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Lecture / Discussion  |  Best Planned City in the World : Olmsted, Vaux and the Buffalo Park System ( Designing the American Park ) by Francis Kowsky

Sunday, February 2, 2014, 3–5 pm

Conference Room 227  

The Burchfield Penney Art Center Book Club is open to all. Admission to the Center is free to Members.

Please join us Sundays at 3:00 on the dates listed. We begin with a brief docent led tour of the Center, followed by a discussion of the chosen book.

Please check the Museum Store for book availability at 716-878-3595. Please contact Joseph Lonzi at with any questions. 


Beginning in 1868, Frederick Law Olmsted and Calvert Vaux created a series of parks and parkways for Buffalo, New York, that drew national and international attention. The improvements carefully augmented the city’s original plan with urban design features inspired by Second Empire Paris, including the first system of “parkways” to grace an American city. Displaying the plan at the Centennial Exposition in Philadelphia, Olmsted declared Buffalo “the best planned city, as to its streets, public places, and grounds, in the United States, if not in the world.”

Olmsted and Vaux dissolved their historic partnership in 1872, but Olmsted continued his association with the Queen City of the Lakes, designing additional parks and laying out important sites within the growing metropolis. When Niagara Falls was threatened by industrial development, he led a campaign to protect the site, and in 1885, succeeded in persuading New York to create the Niagara Reservation, the present Niagara Falls State Park. Two years later, Olmsted and Vaux teamed up again, this time to create a plan for the area around the Falls, a project the two grand masters regarded as “the most difficult problem in landscape architecture to do justice to.”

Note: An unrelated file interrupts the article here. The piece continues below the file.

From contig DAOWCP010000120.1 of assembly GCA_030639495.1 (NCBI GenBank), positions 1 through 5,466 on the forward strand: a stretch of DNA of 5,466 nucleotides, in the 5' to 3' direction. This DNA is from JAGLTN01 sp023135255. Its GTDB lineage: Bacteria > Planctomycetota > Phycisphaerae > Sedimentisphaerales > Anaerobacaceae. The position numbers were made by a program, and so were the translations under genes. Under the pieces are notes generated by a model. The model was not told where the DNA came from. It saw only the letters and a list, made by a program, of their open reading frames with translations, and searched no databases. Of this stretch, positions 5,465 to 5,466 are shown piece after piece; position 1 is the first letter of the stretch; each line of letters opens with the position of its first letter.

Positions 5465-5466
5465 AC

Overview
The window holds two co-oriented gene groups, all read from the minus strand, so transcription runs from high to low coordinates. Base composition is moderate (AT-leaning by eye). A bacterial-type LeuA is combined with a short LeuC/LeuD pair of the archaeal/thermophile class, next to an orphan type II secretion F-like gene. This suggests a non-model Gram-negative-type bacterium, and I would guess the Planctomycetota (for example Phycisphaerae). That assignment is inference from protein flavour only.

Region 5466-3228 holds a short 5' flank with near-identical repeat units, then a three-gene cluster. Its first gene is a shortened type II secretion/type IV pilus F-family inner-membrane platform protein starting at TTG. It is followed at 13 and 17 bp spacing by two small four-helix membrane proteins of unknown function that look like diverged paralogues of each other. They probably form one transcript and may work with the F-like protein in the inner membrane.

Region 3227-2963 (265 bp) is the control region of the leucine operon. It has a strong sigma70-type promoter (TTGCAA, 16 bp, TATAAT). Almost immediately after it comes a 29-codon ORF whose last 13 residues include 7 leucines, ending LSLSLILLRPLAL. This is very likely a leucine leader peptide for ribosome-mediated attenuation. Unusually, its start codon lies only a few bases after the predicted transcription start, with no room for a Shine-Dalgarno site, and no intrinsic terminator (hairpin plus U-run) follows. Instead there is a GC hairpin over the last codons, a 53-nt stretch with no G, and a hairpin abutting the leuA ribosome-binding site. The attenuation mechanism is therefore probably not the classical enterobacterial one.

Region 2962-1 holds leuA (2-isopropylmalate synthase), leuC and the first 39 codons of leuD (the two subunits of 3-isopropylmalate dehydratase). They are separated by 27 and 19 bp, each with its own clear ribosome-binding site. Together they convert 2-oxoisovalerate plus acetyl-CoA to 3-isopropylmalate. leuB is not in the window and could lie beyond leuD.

In this book, Francis R. Kowksy illuminates this remarkable constellation of projects. Utilizing original plans, drawings, photographs, and copious numbers of reports and letters, he brings new perspective to this vast undertaking, analyzing it as a cohesive expression of the visionary landscape and planning principles that Olmsted and Vaux pioneered. (from

Read about the book in the Buffalo News.

Francis R. Kowsky is SUNY Distinguished Professor of art history at Buffalo State. He has written articles and books on 19th-century American architects, including Frederick C. Withers, H. H. Richardson, and A. J. Davis. In 1998, Oxford University Press published his book Country, Park and City: The Life and Architecture of Calvert Vaux. The New York Times called it "a handsome effort to rescue from comparative oblivion the architect who shared-sometimes more than equally-with Frederick Law Olmsted in the design of Central Park and other New York amenities." The book was reissued as a paperback in 2003 on the occasion of the 150th anniversary of the creation of Central Park. Professor Kowsky has also been a member of the NY State Board for Historic Preservation and is currently a trustee of the National Association for Olmsted Parks.

Participation is free for Burchfield Penney members; general admission applies to "not yet" members.